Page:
Posted by Chris & Mathilde Stuart on Friday, January 22, 2016
Over the last few days we went through our scientific papers, scanning those still only in old paper format to keep and to put them all onto our webpage (you may have noticed already?). We came across a paper Chris read at the South African Museums Association Conference for Education Officers in Grahamstown in 1983 - some 33 years ago! We would like to share the first section of this paper with you - as nothing has changed (and not much has been achieved) in those 33 years.
We are dealing with two very important problems when we discuss conservation: ignorance and greed. The attitude of many can be summarized as follows, thanks to John Ruskin:
'Remember that the most beautiful things in the world are the most useless; Peacocks and Lilies for instance'
There is nothing in nature to prove that it cares more for our human species than for flies. We may one day vanish as quickly and radically as thousands of species before us. Whatever we have in common with other living things, there is one characteristic that is our exclusive genius; we are the only species working deliberately towards our own destruction.
The greatest threat to the environment and its varied biota is ignorance. We are often blind to what may be happening on our own doorstep. Over-exploitation, short-term benefit, introduction of exotics and pollution, to name but a few. The fight to save our threatened environment and its biota cannot be won by the professional elite alone, as they can accomplish very little without Government and popular support.
We have to avoid emotionalism and paternalism, and we must not play political marbles, unless of course one is on first name terms with one's local member of parliament or provincial counselor. Although, inevitably, politicians will become involved in most conservation and/or environmental issues, it is important to try and prevent them becoming political issues although I realize the difficulty in avoiding this.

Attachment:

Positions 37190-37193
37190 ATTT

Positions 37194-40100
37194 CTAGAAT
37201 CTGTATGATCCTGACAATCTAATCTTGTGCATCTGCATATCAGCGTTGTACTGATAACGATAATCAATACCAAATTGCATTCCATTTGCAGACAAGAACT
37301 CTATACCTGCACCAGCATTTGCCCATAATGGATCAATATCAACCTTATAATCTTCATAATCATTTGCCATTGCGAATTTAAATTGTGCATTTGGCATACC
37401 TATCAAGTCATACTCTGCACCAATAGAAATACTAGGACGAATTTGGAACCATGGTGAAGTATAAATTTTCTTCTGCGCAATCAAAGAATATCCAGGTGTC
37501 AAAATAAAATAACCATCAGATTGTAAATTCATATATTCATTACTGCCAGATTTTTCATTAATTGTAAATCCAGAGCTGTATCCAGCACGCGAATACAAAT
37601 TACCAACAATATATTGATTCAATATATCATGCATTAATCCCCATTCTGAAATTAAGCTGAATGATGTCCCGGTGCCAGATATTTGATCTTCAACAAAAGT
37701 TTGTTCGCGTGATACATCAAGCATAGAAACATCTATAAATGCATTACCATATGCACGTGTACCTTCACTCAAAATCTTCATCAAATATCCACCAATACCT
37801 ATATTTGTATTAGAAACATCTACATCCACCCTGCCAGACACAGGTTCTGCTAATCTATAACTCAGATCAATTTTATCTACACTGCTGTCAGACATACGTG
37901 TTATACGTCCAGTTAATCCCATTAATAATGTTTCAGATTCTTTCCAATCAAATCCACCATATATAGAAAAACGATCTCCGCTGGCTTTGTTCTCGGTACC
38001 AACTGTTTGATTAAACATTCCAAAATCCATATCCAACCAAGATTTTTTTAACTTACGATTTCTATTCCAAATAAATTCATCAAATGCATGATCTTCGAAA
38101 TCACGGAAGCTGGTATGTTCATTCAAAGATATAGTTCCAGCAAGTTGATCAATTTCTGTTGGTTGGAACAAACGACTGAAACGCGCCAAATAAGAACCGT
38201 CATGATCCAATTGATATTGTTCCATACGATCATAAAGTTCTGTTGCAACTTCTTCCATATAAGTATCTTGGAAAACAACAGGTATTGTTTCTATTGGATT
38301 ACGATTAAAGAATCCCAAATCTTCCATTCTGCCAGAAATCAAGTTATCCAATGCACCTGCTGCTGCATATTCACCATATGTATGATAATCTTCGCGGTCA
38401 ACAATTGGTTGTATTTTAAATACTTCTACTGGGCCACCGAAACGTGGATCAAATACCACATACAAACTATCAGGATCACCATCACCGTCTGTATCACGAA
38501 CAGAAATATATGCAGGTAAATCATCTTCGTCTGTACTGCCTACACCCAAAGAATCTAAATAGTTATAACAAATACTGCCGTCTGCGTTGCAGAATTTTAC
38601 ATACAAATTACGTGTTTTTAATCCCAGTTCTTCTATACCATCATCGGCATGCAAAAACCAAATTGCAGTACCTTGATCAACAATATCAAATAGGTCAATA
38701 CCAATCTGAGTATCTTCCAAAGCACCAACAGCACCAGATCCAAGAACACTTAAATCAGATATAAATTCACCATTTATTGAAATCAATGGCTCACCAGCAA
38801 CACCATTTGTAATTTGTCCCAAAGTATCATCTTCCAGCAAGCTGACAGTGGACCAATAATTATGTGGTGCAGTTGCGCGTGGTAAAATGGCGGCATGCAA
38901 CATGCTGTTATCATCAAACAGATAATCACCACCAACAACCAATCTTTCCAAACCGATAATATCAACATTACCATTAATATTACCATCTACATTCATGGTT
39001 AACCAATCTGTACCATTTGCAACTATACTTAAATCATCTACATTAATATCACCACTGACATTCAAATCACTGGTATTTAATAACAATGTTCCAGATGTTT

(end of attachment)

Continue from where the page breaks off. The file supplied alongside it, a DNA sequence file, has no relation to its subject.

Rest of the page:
Many conservation causes are lost, or lose their impact, because of emotional outbursts by an ill-informed minority. Wilderness, wildlife and our natural environment depend for their continued existence on the direction of mankind's cultural development. The quality of life is dependent on the whims of the biosphere, and as part of that biosphere the quantity and quality of man. The longer and better mankind lives, the worse off will the biosphere be. This of course depends on one's definition of better.
Here we come to the pivotal problem, overpopulation resulting from a virtually unchecked birthrate in Africa, as well as elsewhere on our globe. Of course we could blame this on the moon, as does Christopher Fry in The Lady's not for burning.
'The moon is nothing
But a circumambulatory aphrodisiac
Divinely subsidized to provoke the world
Into a rising birth rate'.
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